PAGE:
- Patient care scenarios in which cost-sharing obligations are particularly problematic;
- The financial impact to providers and suppliers and the fraud and abuse risks if cost-sharing obligations could be waived for participants in a care coordination and value-based care arrangements; and
- Any risks to beneficiaries and federal health care programs if cost-sharing obligations could be waived or reduced.
Current Fraud and Abuse Waivers Related to ACOs
- Feedback on current waivers developed for testing models by the Center for Medicare and Medicaid Innovation and carrying out the Medicare Shared Savings Program, specifically from parties who are using or eligible to use those waivers;
- Whether stakeholders have found compliance with the waiver conditions challenging; and
- Whether the ACO governing body concept is working to reduce the risk of fraud and abuse related to the MSSP, the Next Generation ACO Model, and the Pioneer ACO Model.
Cyber-Security Related Items and Services
- Types of cybersecurity-related items or services that entities wish to donate or subsidize; and
- How existing fraud and abuse laws may pose barriers to such arrangements.
Intersection of the Stark Law and the AKS
- Circumstances when Stark Law exceptions and AKS safe harbors should align to improve care coordination or value-based care; and
- Circumstances when Stark Law exceptions in furtherance of care coordination or value-based care should not have a corresponding AKS safe harbor.
AKS Safe Harbor for ACO Beneficiary Incentive Program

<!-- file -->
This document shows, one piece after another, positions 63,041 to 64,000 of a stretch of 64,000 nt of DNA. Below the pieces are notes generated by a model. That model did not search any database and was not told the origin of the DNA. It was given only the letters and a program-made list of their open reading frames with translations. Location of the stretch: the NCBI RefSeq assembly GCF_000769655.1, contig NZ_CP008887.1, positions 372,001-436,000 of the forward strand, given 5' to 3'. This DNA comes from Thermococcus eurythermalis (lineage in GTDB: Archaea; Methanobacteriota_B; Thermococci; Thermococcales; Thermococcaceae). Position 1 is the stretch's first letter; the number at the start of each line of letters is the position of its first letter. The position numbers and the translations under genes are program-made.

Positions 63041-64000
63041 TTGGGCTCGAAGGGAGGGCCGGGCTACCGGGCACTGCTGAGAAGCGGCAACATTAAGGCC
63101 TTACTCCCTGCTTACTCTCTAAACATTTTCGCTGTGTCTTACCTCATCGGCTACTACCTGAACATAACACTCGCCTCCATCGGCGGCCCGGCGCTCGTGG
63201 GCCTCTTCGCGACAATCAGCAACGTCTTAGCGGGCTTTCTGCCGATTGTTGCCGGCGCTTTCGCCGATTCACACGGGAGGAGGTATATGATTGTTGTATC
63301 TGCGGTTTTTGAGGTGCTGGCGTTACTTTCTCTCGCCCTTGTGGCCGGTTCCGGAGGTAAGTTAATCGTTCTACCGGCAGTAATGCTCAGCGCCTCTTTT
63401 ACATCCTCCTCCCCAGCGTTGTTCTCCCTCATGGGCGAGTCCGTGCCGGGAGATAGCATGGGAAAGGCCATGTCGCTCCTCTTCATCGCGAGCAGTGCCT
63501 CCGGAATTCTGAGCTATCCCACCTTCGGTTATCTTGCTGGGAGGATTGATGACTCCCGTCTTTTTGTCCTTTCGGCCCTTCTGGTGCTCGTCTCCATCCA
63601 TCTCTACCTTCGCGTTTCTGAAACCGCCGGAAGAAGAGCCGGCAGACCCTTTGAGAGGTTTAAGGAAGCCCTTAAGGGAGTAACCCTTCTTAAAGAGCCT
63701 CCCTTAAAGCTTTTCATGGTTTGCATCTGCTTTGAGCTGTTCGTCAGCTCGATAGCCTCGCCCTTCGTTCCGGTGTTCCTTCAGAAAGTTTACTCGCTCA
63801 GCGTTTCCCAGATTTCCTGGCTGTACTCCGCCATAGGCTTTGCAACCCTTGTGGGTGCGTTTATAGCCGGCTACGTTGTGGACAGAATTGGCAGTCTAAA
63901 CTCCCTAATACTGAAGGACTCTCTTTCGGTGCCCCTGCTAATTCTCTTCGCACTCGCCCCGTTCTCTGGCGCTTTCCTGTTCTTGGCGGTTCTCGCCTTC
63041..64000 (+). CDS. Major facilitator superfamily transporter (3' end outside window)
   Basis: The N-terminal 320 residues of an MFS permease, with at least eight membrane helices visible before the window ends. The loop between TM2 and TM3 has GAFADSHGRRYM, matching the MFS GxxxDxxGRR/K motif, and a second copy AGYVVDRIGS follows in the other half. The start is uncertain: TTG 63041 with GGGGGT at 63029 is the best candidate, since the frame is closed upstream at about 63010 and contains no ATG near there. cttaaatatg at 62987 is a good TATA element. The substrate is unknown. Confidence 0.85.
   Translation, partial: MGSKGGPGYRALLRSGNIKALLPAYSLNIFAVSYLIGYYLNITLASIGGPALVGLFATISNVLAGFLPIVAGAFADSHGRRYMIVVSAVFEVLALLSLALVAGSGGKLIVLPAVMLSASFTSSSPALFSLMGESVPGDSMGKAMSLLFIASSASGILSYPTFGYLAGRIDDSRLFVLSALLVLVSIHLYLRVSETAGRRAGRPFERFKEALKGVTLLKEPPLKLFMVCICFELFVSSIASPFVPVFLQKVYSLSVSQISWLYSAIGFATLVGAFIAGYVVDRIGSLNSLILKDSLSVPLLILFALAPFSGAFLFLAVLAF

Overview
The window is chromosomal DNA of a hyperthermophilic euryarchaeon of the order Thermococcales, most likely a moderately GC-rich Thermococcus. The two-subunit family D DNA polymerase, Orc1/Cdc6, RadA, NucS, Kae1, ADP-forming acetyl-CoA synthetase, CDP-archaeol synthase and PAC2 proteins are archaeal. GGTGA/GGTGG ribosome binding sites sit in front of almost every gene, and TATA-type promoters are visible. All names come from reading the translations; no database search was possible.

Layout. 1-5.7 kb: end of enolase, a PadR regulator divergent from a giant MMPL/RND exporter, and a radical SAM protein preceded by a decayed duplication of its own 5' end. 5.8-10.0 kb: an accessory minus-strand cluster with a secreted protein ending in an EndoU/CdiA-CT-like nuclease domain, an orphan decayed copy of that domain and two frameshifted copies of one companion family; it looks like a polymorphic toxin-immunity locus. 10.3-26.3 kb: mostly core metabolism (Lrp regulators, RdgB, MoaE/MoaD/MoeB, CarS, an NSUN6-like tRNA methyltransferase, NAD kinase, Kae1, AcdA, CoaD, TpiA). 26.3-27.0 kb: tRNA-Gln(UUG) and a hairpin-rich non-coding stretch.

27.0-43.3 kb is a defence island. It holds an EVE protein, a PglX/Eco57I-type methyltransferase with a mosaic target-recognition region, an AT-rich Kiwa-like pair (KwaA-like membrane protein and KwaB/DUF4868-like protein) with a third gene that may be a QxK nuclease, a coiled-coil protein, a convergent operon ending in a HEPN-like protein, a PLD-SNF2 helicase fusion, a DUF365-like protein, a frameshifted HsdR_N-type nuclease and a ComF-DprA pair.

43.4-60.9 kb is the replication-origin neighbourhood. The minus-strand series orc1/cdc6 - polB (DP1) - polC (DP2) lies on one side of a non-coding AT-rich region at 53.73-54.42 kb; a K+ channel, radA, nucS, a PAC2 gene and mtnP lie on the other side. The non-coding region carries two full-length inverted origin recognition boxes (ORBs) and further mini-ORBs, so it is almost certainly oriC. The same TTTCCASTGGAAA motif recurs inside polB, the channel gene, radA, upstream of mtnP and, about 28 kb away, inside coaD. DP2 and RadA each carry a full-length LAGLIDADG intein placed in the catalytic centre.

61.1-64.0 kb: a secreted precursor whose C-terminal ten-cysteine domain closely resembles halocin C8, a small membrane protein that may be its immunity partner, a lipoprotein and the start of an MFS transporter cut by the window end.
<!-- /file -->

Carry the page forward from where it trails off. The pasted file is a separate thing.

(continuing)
In addition, the RFI seeks feedback related to two statutory exceptions under the Bipartisan Budget Act of 2018 (Budget Act). First, the Budget Act added a statutory exception to the AKS for incentive payments made to Medicare fee-for-service beneficiaries enrolled in an ACO under an ACO Beneficiary Incentive Program. The OIG is seeking comments on what conditions this safe harbor should include as protections or safeguards.
CMP Law Exception for Telehealth Technologies for Home Dialysis
Second, the Budget Act created a new exception to the definition of “remuneration” in the CMP Law, which applies to “telehealth technologies” provided by renal dialysis facilities to individuals with ESRD receiving home dialysis reimbursed under Medicare Part B, subject to certain conditions. The OIG is seeking input on how “telehealth technologies” should be defined, including examples of the types of technologies that may be provided, and whether the OIG should include protections or safeguards for this exception.
The OIG’s RFI presents an important and unique opportunity for providers, suppliers, trade organizations, patient groups, and other stakeholders to engage the OIG and discuss changes to the AKS and CMP Law that could help foster innovation in a number of areas that benefit patients and reduce costs. Stakeholders who have struggled to develop successful innovative coordinated care arrangements due to the regulatory hurdles currently posed by the AKS and CMP Law should strongly consider providing comments to OIG in response to the RFI. Arent Fox assisted clients in submitting comments in response to CMS’s recent RFI; the OIG will accept comments in response to its RFI up to October 26, 2018.